Important Facts About Poverty in Tanzania
Table of Contents
- 1 Important Facts About Poverty in Tanzania
- 1.1 History of Poverty in Tanzania
- 1.1.1 Indicators of Poverty in Tanzania
- 1.1.2 Rural Poverty in Tanzania
- 1.1.3 Child Poverty in Tanzania
- 1.1.4 Systems of Leadership at the Community Level
- 1.1.5 Good Leadership and Governance as a Necessity for Growth
- 1.1.6 Political Position on Poverty Reduction Strategies in Tanzania
- 1.1.7 Available Resources
- 1.1.8 Peace in Tanzania
- 1.1.9 Financial and Technical Assistance from International Organizations
- 1.1.10 General Election
- 1.1 History of Poverty in Tanzania
History of Poverty in Tanzania
Tanzania’s population figures stand at 55.7 million. Figures from the World Bank show that 49.1 percent of Tanzanians lived on less than $1.90 per day in 2011. This figure is an improvement on the 2007 report that showed a rate of 55.1% for poverty in Tanzania. Since 2010, Tanzania’s economy has witnessed a 7% annual GDP profit. This economic growth is associated with a positive trend towards poverty reduction in Tanzania. According to the 2019 World Bank report, in the last 10 years, poverty in Tanzania had dropped by 8 percent, from 34.4 percent in 2007 to 26.4 percent in 2018.
In recent times, statistics have shown a decline in the level of poverty in Tanzania, poverty of basic amenities, and food poverty. However, this decline is more evident in urban poverty in Tanzania areas than rural areas.
Indicators of Poverty in Tanzania
The GDP per capita trend from local goods and services is divided equally, and Dar es Salaam has a GDP per capita of Tshs 1,600,000 compared to the Tshs 600,000 GDP per capita figures of mainland Tanzania. Tanzania has maintained a high level of economic growth since 2001. However, a high level of poverty in Tanzania poses a challenge if any pure economic growth can be achieved in human development. This is one of the major effects of poverty in Tanzania which will take time and effort to reduce or eliminate.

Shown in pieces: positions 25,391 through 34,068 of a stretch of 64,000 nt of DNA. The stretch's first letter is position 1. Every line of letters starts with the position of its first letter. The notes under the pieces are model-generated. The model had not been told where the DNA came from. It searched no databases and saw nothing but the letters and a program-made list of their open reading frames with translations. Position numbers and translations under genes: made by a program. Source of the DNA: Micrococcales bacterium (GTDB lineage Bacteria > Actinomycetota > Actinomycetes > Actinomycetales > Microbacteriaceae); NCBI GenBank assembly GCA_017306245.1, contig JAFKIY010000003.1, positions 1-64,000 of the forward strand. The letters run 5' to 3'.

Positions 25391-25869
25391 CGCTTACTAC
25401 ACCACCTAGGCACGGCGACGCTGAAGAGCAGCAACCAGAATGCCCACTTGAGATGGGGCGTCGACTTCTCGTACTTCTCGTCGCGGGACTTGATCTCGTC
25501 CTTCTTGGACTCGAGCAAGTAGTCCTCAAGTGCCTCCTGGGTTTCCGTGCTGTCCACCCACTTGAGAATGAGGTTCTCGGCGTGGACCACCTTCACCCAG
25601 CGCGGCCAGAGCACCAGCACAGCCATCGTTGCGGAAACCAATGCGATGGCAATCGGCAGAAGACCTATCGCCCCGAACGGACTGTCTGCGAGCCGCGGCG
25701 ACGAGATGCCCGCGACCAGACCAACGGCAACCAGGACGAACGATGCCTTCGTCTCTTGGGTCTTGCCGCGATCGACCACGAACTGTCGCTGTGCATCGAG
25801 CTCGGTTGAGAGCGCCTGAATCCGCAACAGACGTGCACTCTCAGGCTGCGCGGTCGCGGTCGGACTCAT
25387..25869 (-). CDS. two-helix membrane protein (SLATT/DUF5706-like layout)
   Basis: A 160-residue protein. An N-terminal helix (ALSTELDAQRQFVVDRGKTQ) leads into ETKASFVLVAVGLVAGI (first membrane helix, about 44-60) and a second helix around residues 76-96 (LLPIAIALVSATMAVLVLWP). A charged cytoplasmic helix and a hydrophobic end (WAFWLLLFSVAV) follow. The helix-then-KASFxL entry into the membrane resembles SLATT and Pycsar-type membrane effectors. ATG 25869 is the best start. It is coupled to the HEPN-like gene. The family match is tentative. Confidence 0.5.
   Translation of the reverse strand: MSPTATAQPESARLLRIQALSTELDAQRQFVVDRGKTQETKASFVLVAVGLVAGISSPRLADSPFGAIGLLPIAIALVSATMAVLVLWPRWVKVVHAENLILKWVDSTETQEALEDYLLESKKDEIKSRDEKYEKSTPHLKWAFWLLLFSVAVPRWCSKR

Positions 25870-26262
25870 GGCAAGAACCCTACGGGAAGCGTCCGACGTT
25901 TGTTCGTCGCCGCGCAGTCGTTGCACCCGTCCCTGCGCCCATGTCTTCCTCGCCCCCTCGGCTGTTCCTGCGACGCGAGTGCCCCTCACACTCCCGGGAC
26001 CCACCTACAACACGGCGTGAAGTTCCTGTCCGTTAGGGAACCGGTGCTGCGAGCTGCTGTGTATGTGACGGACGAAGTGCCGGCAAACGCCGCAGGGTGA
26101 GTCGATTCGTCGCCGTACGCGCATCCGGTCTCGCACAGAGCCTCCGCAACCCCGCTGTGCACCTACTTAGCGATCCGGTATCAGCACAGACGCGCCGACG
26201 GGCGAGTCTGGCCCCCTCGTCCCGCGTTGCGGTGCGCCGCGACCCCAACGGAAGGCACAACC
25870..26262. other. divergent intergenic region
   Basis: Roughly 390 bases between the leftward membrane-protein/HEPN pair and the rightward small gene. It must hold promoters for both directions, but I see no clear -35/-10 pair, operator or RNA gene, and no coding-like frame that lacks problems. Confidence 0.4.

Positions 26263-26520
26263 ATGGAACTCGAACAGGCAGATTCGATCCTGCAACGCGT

Food Poverty in Tanzania
In terms of extreme food insecurity, a wide chasm exists between urban and rural poverty in Tanzania. Compared to 11.3% of rural dwellers that face food insecurity, less than 2% of Tanzanians in Dar es Salaam are experiencing food insecurity as of 2012.
Human Development Index
Arusha and Dar es Salaam are classified as areas with moderate levels of human development, according to the Human Development Index. However, other parts of Tanzania have low human development. Also, HDI indicators show a decline in child mortality and an increased life expectancy. This indicator is one of the measures of poverty in Tanzania, which needs constant monitoring and improvement year after year.
Rural Poverty in Tanzania
There is a great variance in trends of alleviation of causes of poverty in Tanzania between urban and rural, where up to 70% of the Tanzanian population lives. Donations play a pivotal role in the unbalanced distribution of economic growth as urban households have access to better education, infrastructure, and medical care. Migration trends towards urban growth, which have grown to 29.1 percent in 2012 from 5.6 percent in 1967, further widen this difference. Another cause of rural poverty in Tanzania is the lack of energy supply to a large chunk of the population. This means the electricity sector is a burden to the government.
Despite the large number of the Tanzanian population living in rural areas, there is a high dependence on farming that depends on rain. 76% of Tanzanians depend on agriculture or natural resources for their sustenance. Dependence on agriculture leaves Tanzanians susceptible to various economic shocks caused by climate change.
Child Poverty in Tanzania